The best social funds
I recently completed a thorough review of all the socially-responsible mutual funds available to Canadian investors. Here are some of the ones that came out on top.
Note that this selection is not based on the screening criteria of the funds – each family employs different methods and the priorities vary. These choices are based entirely on the fund’s attractiveness from an investment perspective, taking into account historical performance, risk, managerial strength, quartile positioning, and future prospects. Performance results are as of June 30. Consult a financial advisor before making any purchase decisions.
Ethical Canadian Dividend Fund. This fund hasn’t been around very long (it was launched in October 2002) but so far it has been very impressive with gains of almost 23 per cent in each of 2003 and 2004 and an advance of close to 15 per cent so far this year. The managerial chores are in the capable hands of Robert Vanderhooft of Greystone Management Investments, a well-respected Regina-based company that uses a growth style for stock selection. Some of the major holdings in the portfolio include oil giant EnCana, Telus, Great-West Life, ascan, and the TSX Group. The heaviest weightings are in the financial and energy sectors. The fund pays quarterly distributions but the cash flow is unimpressive – only 8c a unit in the second quarter. So although this is classified as a dividend fund, most of your profits will be from capital gains.
Ethical Special Equity Fund. This small-cap fund has been managed by Leigh Pullen of QVGD Investors since late 1997 and the results over that time have been outstanding. After a difficult start (a loss of 12.9 per cent in 1998), Pullen went on a winning streak that has yet to end. Even in the worst years of the bear market this fund made money – a lot of it. How’s this for a string of great numbers: +25.8 per cent in both 2001 and 2002, +36.4 per cent in 2003, +18 per cent in 2004, and +12.6 per cent so far in 2005. If every socially-responsible fund were putting up numbers like that, they’d have a lot more money flowing in. Pullen invests in stocks with a market cap of less than $500 million that make it through Ethical’s numerous screens. Current large holdings include Mullen Transportation, AltaGas Income Trust, E-L Financial Corp., and Starpoint Energy Trust. This is one of the best funds of its kind in Canada and has been a first or second quartile performer in its category in every year since 2000.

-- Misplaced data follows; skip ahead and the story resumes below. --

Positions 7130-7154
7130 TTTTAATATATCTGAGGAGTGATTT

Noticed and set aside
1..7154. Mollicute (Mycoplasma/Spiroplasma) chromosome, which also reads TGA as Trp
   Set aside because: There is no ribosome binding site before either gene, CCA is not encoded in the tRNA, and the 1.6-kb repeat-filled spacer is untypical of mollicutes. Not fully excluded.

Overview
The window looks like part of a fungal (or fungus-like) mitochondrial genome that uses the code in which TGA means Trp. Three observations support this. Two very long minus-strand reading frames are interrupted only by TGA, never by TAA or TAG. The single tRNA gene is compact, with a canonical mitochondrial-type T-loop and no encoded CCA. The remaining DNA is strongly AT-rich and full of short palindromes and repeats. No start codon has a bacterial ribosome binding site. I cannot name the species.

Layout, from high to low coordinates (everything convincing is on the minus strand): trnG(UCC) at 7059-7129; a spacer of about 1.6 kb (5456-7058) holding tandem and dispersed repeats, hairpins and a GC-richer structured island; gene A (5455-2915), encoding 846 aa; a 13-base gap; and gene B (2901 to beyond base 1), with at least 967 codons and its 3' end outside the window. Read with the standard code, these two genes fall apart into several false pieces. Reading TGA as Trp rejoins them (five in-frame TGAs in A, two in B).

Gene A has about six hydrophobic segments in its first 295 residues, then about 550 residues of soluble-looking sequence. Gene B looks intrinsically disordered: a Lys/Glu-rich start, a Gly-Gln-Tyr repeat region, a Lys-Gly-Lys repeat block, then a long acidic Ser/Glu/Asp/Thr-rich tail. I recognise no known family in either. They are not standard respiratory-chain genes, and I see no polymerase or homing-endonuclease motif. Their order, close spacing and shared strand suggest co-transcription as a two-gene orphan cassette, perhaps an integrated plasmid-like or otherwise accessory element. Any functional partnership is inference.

Meritas Jantzi Social Index Fund. This is an index fund with a difference. In this case, the benchmark is the Jantzi Social Index which tracks the performance of a basket of Canadian companies that meet certain criteria. Several of the names in the Index show up in the portfolios of other social funds, such as Suncor, BCE, CN Rail, and the major banks. This is a worthwhile choice if you prefer an indexing approach. The three-year average annual compound rate of return to June 30 was 12.6 per cent, two percentage points better than the category average.
Phillips, Hager & North Community Values Bond Fund. If you can only choose one socially-responsible bond fund, this is it. PH&N has one of the best fixed-income teams in Canada and they have proven their skill again and again over the years. This entry has only been around since October 2002 but some of the company’s other bond funds go back more than three decades, so there is a wealth of experience here. This fund gained 11.1 per cent in the year to June 30 compared to an average of 9.5 per cent for the Canadian Bond category. The MER is a very reasonable 0.82 per cent.